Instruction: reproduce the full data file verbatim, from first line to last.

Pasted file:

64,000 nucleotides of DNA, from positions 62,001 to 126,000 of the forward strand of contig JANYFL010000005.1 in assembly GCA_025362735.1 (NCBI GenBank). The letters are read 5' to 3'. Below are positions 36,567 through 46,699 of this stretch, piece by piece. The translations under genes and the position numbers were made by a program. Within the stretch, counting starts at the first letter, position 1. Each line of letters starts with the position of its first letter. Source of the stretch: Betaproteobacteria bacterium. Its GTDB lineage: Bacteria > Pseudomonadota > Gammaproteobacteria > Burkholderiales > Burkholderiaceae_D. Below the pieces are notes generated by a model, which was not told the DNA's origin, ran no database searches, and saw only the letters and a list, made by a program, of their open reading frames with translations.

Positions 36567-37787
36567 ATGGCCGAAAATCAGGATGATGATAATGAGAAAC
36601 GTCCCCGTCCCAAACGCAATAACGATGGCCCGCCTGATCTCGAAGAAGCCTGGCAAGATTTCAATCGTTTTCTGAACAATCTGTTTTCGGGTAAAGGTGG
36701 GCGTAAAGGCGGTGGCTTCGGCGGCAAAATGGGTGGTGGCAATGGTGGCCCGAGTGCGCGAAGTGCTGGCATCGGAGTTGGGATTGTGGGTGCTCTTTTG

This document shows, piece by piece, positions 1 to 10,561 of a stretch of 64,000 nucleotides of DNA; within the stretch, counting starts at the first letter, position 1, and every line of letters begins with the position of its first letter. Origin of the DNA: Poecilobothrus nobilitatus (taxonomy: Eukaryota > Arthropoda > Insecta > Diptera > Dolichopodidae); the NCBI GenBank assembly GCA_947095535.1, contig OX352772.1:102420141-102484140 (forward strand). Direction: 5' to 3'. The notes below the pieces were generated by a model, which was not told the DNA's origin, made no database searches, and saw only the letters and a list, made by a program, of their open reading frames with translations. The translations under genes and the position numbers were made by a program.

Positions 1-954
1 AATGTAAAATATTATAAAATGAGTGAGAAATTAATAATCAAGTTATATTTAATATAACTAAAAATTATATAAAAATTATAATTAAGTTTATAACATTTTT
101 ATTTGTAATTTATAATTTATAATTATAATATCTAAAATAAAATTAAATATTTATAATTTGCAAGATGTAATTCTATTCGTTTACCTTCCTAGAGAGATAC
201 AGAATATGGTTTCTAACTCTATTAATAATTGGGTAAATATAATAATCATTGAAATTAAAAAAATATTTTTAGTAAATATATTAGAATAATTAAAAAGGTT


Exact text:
64,000 nucleotides of DNA, from positions 62,001 to 126,000 of the forward strand of contig JANYFL010000005.1 in assembly GCA_025362735.1 (NCBI GenBank). The letters are read 5' to 3'. Below are positions 36,567 through 46,699 of this stretch, piece by piece. The translations under genes and the position numbers were made by a program. Within the stretch, counting starts at the first letter, position 1. Each line of letters starts with the position of its first letter. Source of the stretch: Betaproteobacteria bacterium. Its GTDB lineage: Bacteria > Pseudomonadota > Gammaproteobacteria > Burkholderiales > Burkholderiaceae_D. Below the pieces are notes generated by a model, which was not told the DNA's origin, ran no database searches, and saw only the letters and a list, made by a program, of their open reading frames with translations.

Positions 36567-37787
36567 ATGGCCGAAAATCAGGATGATGATAATGAGAAAC
36601 GTCCCCGTCCCAAACGCAATAACGATGGCCCGCCTGATCTCGAAGAAGCCTGGCAAGATTTCAATCGTTTTCTGAACAATCTGTTTTCGGGTAAAGGTGG
36701 GCGTAAAGGCGGTGGCTTCGGCGGCAAAATGGGTGGTGGCAATGGTGGCCCGAGTGCGCGAAGTGCTGGCATCGGAGTTGGGATTGTGGGTGCTCTTTTG

This document shows, piece by piece, positions 1 to 10,561 of a stretch of 64,000 nucleotides of DNA; within the stretch, counting starts at the first letter, position 1, and every line of letters begins with the position of its first letter. Origin of the DNA: Poecilobothrus nobilitatus (taxonomy: Eukaryota > Arthropoda > Insecta > Diptera > Dolichopodidae); the NCBI GenBank assembly GCA_947095535.1, contig OX352772.1:102420141-102484140 (forward strand). Direction: 5' to 3'. The notes below the pieces were generated by a model, which was not told the DNA's origin, made no database searches, and saw only the letters and a list, made by a program, of their open reading frames with translations. The translations under genes and the position numbers were made by a program.

Positions 1-954
1 AATGTAAAATATTATAAAATGAGTGAGAAATTAATAATCAAGTTATATTTAATATAACTAAAAATTATATAAAAATTATAATTAAGTTTATAACATTTTT
101 ATTTGTAATTTATAATTTATAATTATAATATCTAAAATAAAATTAAATATTTATAATTTGCAAGATGTAATTCTATTCGTTTACCTTCCTAGAGAGATAC
201 AGAATATGGTTTCTAACTCTATTAATAATTGGGTAAATATAATAATCATTGAAATTAAAAAAATATTTTTAGTAAATATATTAGAATAATTAAAAAGGTT